g. A climate of humanness. The more people feel that they are being treated as human beings, the more they are likely to learn. Aside from providing physical comfort, it means providing a caring, accepting, respecting, helping social atmosphere.
2. Involving learners in mutual planning. People tend to be committed to any decision in proportion to the extent to which they have participated in making it.
3. Involving participants in diagnosing their own needs for learning. This process should meet the needs the learner are aware of (felt needs) with the needs their organizations or society has for them (ascribed needs).
4. Involving learners in formulating their learning objectives. What procedures can be used to help learners translate their diagnosed needs into learning objectives?
5. Involving learners in designing learning plans
6. Involving learners carry out their learning plans
7. Involving learners in evaluating their learning
In a learning activity with such conditions as suggested above, most of the learning comes from the students themselves. They initiate discussion in small groups, for instance, group members react, interact and all become active thinkers and affective communicators. Individually, through introspection, and/or in groups through group dynamics, the students get their values clarified among their peers with an encouraging psychological atmosphere.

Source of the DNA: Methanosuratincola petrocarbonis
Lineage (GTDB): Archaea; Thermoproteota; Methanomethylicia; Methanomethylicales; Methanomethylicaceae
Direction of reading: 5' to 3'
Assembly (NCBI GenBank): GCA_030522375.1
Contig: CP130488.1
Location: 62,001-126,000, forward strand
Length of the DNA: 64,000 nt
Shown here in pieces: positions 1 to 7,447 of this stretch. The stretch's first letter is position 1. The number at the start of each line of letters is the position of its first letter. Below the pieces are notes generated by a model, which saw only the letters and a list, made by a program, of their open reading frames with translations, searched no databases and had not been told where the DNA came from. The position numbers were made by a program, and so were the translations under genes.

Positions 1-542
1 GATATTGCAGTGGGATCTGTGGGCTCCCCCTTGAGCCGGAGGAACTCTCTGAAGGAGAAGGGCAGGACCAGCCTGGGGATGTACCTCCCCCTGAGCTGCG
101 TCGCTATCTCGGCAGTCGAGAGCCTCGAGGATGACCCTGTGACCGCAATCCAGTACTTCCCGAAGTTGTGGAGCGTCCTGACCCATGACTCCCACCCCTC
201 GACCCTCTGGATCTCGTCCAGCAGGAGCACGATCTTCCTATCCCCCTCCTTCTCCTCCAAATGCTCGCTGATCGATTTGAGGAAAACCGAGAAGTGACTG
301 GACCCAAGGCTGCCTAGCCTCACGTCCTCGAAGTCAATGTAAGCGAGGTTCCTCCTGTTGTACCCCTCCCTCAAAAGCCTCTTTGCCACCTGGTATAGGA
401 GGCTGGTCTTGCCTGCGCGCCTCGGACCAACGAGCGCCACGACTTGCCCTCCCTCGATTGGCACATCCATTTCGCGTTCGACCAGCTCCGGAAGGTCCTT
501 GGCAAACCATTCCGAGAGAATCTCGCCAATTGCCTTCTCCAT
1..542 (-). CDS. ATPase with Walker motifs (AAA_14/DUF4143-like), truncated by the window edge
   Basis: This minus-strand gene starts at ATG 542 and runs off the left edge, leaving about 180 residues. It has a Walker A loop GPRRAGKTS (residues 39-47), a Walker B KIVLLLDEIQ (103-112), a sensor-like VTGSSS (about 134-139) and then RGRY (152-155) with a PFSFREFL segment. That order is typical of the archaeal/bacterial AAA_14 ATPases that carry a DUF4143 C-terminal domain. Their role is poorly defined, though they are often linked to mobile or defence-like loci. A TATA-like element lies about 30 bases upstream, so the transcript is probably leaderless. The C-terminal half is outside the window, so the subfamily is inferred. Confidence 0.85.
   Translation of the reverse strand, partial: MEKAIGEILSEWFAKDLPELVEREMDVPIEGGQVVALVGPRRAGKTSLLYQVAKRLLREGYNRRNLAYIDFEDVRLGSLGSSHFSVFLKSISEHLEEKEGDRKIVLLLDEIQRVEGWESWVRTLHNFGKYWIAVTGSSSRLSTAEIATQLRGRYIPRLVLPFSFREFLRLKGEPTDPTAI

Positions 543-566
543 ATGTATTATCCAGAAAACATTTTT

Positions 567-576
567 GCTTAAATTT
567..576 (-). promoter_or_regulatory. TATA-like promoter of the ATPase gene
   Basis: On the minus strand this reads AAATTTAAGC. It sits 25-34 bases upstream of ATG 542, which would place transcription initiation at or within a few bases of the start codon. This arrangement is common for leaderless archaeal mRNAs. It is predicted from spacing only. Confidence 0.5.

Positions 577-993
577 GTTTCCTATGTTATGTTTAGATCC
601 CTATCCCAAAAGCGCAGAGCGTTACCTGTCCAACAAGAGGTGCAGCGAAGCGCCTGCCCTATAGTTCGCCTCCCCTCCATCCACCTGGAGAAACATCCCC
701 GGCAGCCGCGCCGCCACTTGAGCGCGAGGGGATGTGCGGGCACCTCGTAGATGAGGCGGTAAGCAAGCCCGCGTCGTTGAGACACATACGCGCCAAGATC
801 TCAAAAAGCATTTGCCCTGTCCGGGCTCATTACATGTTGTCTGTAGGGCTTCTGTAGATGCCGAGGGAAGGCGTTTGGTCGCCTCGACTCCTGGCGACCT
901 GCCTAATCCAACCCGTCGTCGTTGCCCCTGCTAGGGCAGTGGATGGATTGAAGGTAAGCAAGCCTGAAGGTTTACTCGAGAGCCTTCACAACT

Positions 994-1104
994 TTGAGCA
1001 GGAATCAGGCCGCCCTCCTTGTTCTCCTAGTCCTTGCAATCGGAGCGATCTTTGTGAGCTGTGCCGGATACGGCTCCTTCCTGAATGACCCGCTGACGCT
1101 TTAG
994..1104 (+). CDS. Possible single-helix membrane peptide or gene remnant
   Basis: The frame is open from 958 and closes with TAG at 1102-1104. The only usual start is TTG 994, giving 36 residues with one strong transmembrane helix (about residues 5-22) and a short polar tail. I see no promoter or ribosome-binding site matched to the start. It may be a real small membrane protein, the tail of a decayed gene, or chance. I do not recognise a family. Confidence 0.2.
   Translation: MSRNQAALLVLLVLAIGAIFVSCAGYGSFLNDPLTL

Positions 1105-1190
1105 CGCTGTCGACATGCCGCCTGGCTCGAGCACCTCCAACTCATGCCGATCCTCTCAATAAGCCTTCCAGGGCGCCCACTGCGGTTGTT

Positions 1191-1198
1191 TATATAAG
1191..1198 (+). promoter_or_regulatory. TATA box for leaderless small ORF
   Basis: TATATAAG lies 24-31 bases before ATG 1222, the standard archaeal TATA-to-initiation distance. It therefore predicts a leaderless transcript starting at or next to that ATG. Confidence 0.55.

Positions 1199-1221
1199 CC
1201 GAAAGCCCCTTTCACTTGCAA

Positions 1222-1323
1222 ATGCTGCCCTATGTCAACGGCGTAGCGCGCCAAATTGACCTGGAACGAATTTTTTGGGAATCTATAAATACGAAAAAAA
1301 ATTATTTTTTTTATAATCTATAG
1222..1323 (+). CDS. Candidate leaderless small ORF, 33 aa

Structures and Real-life Learning Experiences
As seen, the ACES Approach makes use of structured learning situations in the classroom as springboards for values learning. It cannot be denied, however, that these are mostly, if not all, simulations of actual situations that occur outside the classroom.
High school and college students can plan to have their practicum with reach out activities and case studies in learning areas involving people in the community. A simple narration of an interview experience or case study with the student’s maid, for instance, may trigger values development for justice, human rights, freedom or other values.
Finally, the student’s commitment to the learning content of his experience whether taken from structured or real-life situations, can best be tested by how he directs himself to his goals, his stability and intelligence as a person when faced with an actual problem, and his choice of values which he clearly manifests in his actions.